CIF and Creative England merge

Creative Industries Federation (CIF) CEO Alan Bishop is to stand down as the CIF unites with Creative England.

Creative England’s founder Caroline Norbury is to become chief executive of the new partnership in December, under the chairmanship of the CIF chair Rick Haythornthwaite, with the new organisation officially launching in April next year.

Pictured, Alan Bishop and Caroline Norbury; credit, Angelica Bomford

Bishop was brought out of retirement in July last year after the departure of former CEO John Kampfner. “As we work together to build this new organisation, we will be listening to the sector to ensure that we are best able to serve the creators, freelancers, enterprises and businesses that comprise our world-leading creative industries” Bishop said, who will stay on at the CIF in a non-executive capacity. “This includes working closely with the many fantastic organisations already doing great work, and ensuring that our own role enabling this ecosystem for growth benefits our collaborators across all parts of the creative industries throughout the UK”.

The CIF was founded by Kampfner and Sir John Sorrell (who stood down in 2017) five years ago as a membership-based movement to complement the advocacy, support and campaigning work of individuals, companies and trade bodies within the creative industries sector, providing a collective voice; and positioning the sector at the forefront of the government-led Industrial Strategy formulation.

When Kampfner left the CIF, Bishop was tasked with staunching the outflow of members, realigning the Fed’s activities with the sector’s needs, emphasising creative careers and with keeping the sector in the Brexit negotiations. Membership of organisations and individuals has been kept stable at around 1,000 and with its lobbying and advocacy activity the CIF has increased its programme delivery through partnerships.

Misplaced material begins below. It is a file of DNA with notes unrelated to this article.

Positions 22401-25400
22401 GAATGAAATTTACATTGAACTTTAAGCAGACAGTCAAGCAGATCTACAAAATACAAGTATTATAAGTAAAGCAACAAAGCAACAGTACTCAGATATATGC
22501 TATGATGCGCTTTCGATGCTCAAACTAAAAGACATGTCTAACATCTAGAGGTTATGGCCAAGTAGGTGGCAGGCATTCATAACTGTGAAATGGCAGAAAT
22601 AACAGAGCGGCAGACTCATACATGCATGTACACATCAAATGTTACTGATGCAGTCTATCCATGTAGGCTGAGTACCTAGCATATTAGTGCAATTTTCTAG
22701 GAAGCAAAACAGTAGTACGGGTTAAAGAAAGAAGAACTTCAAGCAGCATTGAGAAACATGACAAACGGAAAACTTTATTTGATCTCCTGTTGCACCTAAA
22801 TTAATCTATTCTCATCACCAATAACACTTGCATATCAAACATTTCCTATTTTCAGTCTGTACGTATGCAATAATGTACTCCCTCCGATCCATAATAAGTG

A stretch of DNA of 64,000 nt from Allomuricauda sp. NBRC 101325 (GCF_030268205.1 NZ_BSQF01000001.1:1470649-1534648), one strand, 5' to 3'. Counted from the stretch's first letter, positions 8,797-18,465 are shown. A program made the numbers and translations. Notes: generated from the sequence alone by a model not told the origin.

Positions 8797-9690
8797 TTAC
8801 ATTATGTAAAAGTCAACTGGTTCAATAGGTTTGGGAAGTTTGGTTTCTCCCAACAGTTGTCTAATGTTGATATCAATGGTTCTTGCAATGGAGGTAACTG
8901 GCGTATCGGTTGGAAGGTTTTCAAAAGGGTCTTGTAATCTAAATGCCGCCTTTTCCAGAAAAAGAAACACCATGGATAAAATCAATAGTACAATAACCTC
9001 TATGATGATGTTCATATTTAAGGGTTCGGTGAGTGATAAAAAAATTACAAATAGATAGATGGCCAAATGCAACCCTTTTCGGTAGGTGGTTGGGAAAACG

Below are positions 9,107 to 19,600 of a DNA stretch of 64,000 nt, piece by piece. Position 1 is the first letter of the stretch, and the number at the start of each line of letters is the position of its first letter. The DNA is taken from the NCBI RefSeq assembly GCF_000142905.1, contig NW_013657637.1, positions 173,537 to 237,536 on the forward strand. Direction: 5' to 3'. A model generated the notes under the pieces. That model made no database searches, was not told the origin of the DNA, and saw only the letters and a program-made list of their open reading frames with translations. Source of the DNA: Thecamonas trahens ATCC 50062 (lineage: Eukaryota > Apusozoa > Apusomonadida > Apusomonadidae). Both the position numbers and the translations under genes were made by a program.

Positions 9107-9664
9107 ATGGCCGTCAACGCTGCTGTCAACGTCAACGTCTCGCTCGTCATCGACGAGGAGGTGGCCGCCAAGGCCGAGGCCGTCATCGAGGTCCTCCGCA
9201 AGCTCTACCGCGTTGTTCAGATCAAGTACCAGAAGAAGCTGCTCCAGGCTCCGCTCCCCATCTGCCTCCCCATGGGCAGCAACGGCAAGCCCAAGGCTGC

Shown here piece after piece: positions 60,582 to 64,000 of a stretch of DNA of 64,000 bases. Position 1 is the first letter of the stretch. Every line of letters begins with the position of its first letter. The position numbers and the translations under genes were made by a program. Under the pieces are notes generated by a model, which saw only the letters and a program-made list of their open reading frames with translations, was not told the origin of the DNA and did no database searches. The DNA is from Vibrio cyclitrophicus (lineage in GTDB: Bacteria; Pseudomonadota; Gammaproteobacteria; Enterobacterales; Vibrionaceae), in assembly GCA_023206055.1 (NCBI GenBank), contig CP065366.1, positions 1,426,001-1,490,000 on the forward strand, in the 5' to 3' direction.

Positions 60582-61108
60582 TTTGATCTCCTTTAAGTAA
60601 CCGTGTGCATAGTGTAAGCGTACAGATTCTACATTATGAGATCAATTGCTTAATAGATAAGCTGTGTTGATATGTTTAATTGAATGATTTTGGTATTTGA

Creative England is a not-for-profit organisation promoting creative industries in England, particularly in support of enterprises across games, film and digital media, with offices in Bristol and Salford.

“Despite the opportunities and potential ahead, our sector suffers from unequal access to the support and resources needed for individuals and organisations to reach their full creative potential” said Norbury. “This imbalance represents lost opportunities for individuals and communities as well as a loss to the national economy. Creative England and the Creative Industries Federation are coming together to ensure growth, inclusion and innovation for the creative industries is supercharged. By harnessing the combined impact of culture, commerce and creativity we can make much more than the sum of those parts.

“We will aim to strengthen the talent pipeline, supporting creative talent at all stages; work at the grassroots level to boost small creative businesses and ensure the right environment exists to enable creative success and inclusive growth right across the UK” she added.


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